Read Daniel Deronda Volume I by George Eliot Free Online


Ebook Daniel Deronda Volume I by George Eliot read! Book Title: Daniel Deronda Volume I
The author of the book: George Eliot
Edition: WWW.Readhowyouwant.com
Date of issue: November 1st 2006
ISBN: 1425042163
ISBN 13: 9781425042165
Language: English
Format files: PDF
The size of the: 4.81 MB
City - Country: No data
Loaded: 2671 times
Reader ratings: 7.1

Read full description of the books:



It took me from 17th December to 1st January to read this and I put in a lot of hours between those dates. I don't know where to start with a review of this. I was extremely impressed and this year have gone from finding Eliot unreadable to a favourite author. Eliot had a fine mind and is a fine writer. 'Fine' appears to be my highest form of praise at present!


Eliot does not shrink from including all types of life in her texts and this is no exception. I think the Jewish and English themes compliment each other and there were quite a few standout lines (standout to me because of my academic preoccupations). A favourite is: 'such is the irony of earthly mixtures, that the heroes have not always had carpets and teacups of their own'. Fabulous stuff.

Possible spoiler??

Without trying to give too much away, I agree with the introduction in that I am glad Eliot left the ending open. I personally hope that Gwendolen turns out right after all and (again with the introduction) that she does in fact make up a little for the sacrifices of Dorothea and Maggie.


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Read information about the author

Ebook Daniel Deronda Volume I read Online! Mary Ann Evans, known by her pen name George Eliot, was an English novelist, poet, journalist, translator and one of the leading writers of the Victorian era. She was born in 1819 at a farmstead in Nuneaton, Warwickshire, England, where her father was estate manager. Mary Ann, the youngest child and a favorite of her father's, received a good education for a young woman of her day. Influenced by a favorite governess, she became a religious evangelical as an adolescent.

Her first published work was a religious poem. Through a family friend, she was exposed to Charles Hennell's "An Inquiry into the Origins of Christianity". Unable to believe, she conscientiously gave up religion and stopped attending church. Her father shunned her, sending the broken-hearted young dependent to live with a sister until she promised to reexamine her feelings. Her intellectual views did not, however, change. She translated "Das Leben Jesu", a monumental task, without signing her name to the 1846 work.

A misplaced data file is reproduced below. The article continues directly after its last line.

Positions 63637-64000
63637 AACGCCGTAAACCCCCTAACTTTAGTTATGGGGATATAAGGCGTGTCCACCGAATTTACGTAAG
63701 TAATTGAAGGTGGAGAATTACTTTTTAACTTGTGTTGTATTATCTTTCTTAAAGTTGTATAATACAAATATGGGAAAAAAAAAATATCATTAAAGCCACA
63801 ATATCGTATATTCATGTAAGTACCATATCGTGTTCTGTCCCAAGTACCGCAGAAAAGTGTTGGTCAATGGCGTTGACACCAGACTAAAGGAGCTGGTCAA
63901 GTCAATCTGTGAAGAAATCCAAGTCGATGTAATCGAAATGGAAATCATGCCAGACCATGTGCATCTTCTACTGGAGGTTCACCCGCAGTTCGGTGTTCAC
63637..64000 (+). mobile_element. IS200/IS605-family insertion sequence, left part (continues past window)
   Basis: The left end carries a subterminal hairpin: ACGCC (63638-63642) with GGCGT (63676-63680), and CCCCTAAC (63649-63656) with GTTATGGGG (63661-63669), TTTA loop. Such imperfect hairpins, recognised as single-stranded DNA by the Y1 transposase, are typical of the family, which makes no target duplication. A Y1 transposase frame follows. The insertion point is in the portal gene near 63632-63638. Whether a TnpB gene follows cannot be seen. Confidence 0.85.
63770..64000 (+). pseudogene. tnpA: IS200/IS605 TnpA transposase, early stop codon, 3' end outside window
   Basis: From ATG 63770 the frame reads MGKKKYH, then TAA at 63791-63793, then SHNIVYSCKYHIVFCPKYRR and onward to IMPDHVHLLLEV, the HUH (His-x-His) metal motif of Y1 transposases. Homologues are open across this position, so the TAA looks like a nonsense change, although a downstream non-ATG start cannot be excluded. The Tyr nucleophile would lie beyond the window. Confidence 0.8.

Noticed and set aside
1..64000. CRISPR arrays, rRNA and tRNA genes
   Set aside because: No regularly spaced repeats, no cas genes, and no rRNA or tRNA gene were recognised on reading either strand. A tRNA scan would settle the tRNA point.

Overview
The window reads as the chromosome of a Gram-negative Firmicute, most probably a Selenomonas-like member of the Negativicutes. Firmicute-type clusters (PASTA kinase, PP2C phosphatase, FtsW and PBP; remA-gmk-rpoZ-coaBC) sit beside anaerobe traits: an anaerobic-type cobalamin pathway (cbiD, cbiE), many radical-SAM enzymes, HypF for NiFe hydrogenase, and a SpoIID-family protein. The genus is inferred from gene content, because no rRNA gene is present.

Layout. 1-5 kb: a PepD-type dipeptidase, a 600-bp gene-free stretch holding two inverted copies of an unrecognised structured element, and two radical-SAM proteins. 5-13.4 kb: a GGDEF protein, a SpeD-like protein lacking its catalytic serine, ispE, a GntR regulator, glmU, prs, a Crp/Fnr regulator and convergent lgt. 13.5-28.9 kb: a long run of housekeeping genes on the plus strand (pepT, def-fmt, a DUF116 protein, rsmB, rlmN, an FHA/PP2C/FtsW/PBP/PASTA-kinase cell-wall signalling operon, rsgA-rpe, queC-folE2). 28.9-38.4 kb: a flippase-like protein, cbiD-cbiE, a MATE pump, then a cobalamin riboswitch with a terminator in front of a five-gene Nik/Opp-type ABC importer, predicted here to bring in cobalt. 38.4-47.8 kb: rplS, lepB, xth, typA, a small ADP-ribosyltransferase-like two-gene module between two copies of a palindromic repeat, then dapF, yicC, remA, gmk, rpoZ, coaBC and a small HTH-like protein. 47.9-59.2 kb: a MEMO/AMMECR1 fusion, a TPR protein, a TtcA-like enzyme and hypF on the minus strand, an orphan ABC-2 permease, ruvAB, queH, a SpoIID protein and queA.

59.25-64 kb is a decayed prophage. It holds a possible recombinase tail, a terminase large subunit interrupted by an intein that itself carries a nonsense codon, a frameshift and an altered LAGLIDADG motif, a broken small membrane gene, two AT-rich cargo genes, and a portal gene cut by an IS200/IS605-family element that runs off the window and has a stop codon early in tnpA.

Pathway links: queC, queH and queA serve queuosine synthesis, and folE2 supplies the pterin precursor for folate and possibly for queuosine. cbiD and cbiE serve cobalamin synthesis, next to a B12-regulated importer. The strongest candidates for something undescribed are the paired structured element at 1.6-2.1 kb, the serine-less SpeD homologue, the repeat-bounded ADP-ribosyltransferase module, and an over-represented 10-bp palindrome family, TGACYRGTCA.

After her father's death in 1849, Mary Ann traveled, then accepted an unpaid position with The Westminster Review. Despite a heavy workload, she translated "The Essence of Christianity", the only book ever published under her real name. That year, the shy, respectable writer scandalized British society by sending notices to friends announcing she had entered a free "union" with George Henry Lewes, editor of The Leader, who was unable to divorce his first wife. They lived harmoniously together for the next 24 years, but suffered social ostracism and financial hardship. She became salaried and began writing essays and reviews for The Westminster Review.

Renaming herself "Marian" in private life and adopting the penname "George Eliot," she began her impressive fiction career, including: "Adam Bede" (1859), "The Mill on the Floss" (1860), "Silas Marner" (1861), "Romola" (1863), and "Middlemarch" (1871). Themes included her humanist vision and strong heroines. Her poem, "O May I Join the Choir Invisible" expressed her views about non supernatural immortality: "O may I join the choir invisible/ Of those immortal dead who live again/ In minds made better by their presence. . ." D. 1880.

Her 1872 work Middlemarch has been described by Martin Amis and Julian Barnes as the greatest novel in the English language.

More: http://en.wikipedia.org/wiki/George_E...

http://www.bbc.co.uk/history/historic...

http://www.britannica.com/EBchecked/t...

http://www.victorianweb.org/victorian...

http://www.biography.com/people/georg...

http://www.pbs.org/wgbh/masterpiece/d...


Reviews of the Daniel Deronda Volume I


SONNY

A hard book, obviously not for everyone.

DYLAN

This needs to be read to each

ELIZABETH

One of the best books

TEDDY

Bogus! You could have done better.

MOLLIE

I never liked the book.




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